- Chuck Gray
In the past I have lambasted Barnes and Noble's Nook products for a number of reasons, but none of them have to do with device itself. I dislike how eBooks purchased from B&N are encrypted with the credit card number used to purchase them (don't forget that number!). I dislike how stripped-down the app selection is. I dislike their severe lack of media offerings. But the device itself? It's got good specs! Nice HD screen, decent processor speed, expandable storage, slick design—it's got all the makings of a great tablet, save for the fact that it has been tethered exclusively to Barnes and Noble's horrible business practices. But that has now changed with a significant price drop and the addition of the Google Play app store. If you're on the fence about a tablet purchase, I now have to actually, grudgingly recommend the Nook HD over everything else!
Barnes and Noble's sales of both Nook eBooks and hardware have been quite disappointing for the company, particularly when compared to Amazon's Kindle Fire, Google's Nexus tablets, and of course Apple's king-of-the-hill iPads, expensive though they are. Barnes and Noble has tried and failed miserably to create a unique ecosystem of apps, eBooks, and media offerings to meet or beat those of its closest rival, Amazon. With these dismal sales in mind, Barnes and Noble is making a last-ditch effort to save their Nook HD tablet line—they've added the Google Play store and knocked the price of their base model Nook HD down to $150.
This is fantastic news for consumers looking for a nice, cheap tablet. Google Play is, without a doubt, the single greatest source of not only apps but also music and videos for Android-based devices. Its addition to the Nook HD means that you will have access to pretty much every Android app available, which is a lot more than Barnes and Noble could ever lure to their side. I think my favorite thing about this development is that Barnes and Noble is finally giving consumers an easy way to put the Amazon Kindle app on their device, and it's no secret that I recommend Amazon eBooks above all others thanks to their cheap prices, large selection, and responsive customer service. The Nook HD also becomes far superior to the Kindle Fire in terms of app offerings, though it still won't offer the same great integration of Amazon media services that Kindle Fire users enjoy. However, save for the lack of an Amazon Instant Video app for Android, there are free apps on Google Play to reproduce all the other Amazon offerings and apps such as Netflix, Hulu Plus—and Crackle will do a decent job of making up for the loss of an Instant Video app.
All this is less-than-fantastic news for Barnes and Noble, however. It's a sign that they're close to throwing in the towel with their Nook business. At a $150, they are more than likely selling their tablets at a sizeable loss. Also, they will not receive even one cent of the money made through items bought from the Google Play store. This is a Hail-Mary play to drum up enough interest in Nooks that maybe, just maybe, they might be able to stay in the eBook game. I have to say, I sort of doubt they'll be able to pull this off. The buzz online is that Barnes and Noble could shut down its Nook product line sometime in 2014 and that Microsoft has made a bid to purchase the Nook business outright, hoping to get into the eBook business themselves (far too late to possibly make any difference, but that's their mistake to make).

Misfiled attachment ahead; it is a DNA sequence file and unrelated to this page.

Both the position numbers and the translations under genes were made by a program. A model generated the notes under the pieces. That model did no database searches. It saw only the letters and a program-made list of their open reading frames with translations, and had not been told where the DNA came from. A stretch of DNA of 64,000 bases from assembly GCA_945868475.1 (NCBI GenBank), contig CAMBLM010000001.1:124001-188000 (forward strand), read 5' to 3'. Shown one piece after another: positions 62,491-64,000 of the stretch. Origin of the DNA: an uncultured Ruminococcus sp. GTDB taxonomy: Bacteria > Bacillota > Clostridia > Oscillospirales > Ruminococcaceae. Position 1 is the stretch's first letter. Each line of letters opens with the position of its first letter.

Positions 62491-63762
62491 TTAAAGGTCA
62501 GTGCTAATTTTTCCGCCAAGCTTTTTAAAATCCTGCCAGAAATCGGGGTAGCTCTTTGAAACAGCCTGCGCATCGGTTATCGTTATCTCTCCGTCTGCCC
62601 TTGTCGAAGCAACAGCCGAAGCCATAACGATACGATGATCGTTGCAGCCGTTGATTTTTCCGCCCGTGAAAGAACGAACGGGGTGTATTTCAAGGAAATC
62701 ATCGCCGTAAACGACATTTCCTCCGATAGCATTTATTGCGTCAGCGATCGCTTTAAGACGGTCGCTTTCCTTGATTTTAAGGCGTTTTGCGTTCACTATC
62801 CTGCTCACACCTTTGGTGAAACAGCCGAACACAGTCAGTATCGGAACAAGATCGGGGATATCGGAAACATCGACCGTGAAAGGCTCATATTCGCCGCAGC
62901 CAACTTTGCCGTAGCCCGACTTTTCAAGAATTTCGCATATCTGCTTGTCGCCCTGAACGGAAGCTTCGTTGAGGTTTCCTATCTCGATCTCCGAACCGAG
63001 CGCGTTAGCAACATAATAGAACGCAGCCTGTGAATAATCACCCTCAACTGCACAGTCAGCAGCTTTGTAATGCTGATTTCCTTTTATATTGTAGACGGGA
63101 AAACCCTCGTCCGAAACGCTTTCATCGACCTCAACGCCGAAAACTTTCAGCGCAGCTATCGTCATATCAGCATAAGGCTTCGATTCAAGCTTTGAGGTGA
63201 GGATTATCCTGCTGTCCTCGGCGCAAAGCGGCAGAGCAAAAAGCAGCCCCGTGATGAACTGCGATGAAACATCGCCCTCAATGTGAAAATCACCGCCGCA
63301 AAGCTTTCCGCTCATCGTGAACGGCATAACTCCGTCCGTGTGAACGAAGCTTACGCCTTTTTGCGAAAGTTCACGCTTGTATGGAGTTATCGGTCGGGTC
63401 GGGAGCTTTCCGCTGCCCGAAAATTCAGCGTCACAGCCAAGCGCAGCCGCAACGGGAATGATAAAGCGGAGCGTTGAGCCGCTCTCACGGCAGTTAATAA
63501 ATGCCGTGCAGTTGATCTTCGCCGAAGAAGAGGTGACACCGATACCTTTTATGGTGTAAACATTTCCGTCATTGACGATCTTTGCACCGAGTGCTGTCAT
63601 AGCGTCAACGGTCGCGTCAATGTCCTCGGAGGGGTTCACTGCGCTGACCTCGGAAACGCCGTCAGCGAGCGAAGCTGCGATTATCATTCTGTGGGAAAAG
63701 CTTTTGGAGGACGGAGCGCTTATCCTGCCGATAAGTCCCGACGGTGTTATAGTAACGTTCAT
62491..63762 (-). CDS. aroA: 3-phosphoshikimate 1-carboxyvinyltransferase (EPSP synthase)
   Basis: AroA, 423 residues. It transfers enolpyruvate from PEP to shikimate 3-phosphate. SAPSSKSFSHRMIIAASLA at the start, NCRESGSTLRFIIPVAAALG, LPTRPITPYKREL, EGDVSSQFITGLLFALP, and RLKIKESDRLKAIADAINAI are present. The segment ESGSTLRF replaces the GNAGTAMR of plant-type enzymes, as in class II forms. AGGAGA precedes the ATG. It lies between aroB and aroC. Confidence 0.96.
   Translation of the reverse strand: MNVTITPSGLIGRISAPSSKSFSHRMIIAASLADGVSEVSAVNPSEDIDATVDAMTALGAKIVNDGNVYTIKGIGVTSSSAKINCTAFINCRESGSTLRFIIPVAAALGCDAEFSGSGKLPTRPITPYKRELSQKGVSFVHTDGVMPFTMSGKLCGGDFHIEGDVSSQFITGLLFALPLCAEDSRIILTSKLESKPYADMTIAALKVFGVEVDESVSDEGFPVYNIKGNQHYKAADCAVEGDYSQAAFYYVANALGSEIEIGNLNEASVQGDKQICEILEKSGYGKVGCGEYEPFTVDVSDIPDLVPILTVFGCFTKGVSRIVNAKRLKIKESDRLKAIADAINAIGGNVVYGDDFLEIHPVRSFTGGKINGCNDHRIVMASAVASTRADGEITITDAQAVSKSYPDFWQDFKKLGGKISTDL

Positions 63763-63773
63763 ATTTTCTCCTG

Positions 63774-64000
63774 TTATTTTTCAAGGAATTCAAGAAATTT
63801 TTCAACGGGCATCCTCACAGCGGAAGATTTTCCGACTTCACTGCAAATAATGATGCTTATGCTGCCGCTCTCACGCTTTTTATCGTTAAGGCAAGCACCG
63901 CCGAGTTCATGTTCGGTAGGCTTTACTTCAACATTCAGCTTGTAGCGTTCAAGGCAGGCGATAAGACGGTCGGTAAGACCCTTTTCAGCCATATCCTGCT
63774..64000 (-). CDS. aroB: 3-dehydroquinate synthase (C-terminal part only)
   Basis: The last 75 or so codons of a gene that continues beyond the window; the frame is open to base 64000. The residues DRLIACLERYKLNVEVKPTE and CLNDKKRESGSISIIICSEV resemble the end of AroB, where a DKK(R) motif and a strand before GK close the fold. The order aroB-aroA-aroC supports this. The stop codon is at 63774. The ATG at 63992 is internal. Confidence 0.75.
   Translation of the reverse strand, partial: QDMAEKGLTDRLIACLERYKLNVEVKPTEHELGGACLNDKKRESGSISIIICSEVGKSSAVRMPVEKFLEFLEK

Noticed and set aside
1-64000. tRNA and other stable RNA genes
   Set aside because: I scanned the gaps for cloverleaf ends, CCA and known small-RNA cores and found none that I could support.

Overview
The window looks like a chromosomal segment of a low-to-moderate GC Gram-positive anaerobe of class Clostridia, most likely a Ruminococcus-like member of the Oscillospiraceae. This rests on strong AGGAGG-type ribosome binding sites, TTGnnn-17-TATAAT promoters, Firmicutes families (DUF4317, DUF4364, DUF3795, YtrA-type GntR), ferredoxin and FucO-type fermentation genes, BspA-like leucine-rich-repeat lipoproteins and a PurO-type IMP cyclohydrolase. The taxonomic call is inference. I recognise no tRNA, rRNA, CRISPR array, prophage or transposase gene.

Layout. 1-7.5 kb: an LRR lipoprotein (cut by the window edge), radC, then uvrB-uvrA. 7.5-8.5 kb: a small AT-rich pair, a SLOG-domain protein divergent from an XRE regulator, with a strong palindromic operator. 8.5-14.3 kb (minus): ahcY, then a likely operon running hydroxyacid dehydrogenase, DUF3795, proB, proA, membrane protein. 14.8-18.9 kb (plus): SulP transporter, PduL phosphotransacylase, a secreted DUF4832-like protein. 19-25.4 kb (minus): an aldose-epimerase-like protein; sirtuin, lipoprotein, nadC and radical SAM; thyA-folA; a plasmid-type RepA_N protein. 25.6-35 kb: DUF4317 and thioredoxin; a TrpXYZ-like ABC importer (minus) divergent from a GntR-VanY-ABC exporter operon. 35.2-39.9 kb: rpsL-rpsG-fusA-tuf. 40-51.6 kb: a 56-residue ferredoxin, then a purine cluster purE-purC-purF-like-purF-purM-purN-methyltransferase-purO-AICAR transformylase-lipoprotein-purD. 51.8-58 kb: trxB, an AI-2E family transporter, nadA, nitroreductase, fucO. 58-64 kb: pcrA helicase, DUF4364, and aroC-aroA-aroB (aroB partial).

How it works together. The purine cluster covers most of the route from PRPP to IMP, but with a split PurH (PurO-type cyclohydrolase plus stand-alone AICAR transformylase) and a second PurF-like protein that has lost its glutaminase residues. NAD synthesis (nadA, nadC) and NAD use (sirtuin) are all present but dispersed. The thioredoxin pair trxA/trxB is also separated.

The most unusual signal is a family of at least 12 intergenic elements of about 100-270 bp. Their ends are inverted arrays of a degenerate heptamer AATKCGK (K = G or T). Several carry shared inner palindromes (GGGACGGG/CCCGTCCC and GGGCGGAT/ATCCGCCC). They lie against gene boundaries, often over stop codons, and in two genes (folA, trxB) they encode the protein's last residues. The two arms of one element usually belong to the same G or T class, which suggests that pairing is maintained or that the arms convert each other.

So the time to get a Nook HD is now. If they're discontinued, well, so much for that! If Microsoft buys Nook from Barnes and Noble, you can bet your life they will strip the Android operating system and replace it with some mutation of Windows 8, making the Nook a better cutting board or even a better screwdriver than a tablet (yes, a better screwdriver, you read that correctly).
Here are a couple of things to consider before making this purchase. First, if the Nook business is discontinued or purchased by Microsoft, there is almost no chance that the Android operating system running the Nook HD will ever be updated. That's not such a rare thing though. Very few tablet manufacturers ever update the version of Android their devices ship with. Also, any Nook eBooks you purchase from Barnes and Noble might not be viable, again, if the Nook business is shut down or purchased by Microsoft. I can't guarantee that possibility, but it's a very real danger, which is why I recommend using the Amazon Kindle app on the Nook and getting all your eBooks from Amazon. And finally, given all the same conditions, you probably won't be able to get the same kind of in-person support you get now from Barnes and Noble staff.
If you can live with those hypotheticals, the Nook HD is a nicely-specced and cheap tablet. If I had the spare cash, I would be out getting one right now, that's how good this news is for potential tablet purchasers. $150 tablet with Google Play? Forget the Kindle Fire or the Nexus 7—go get yourself a Nook HD while you can!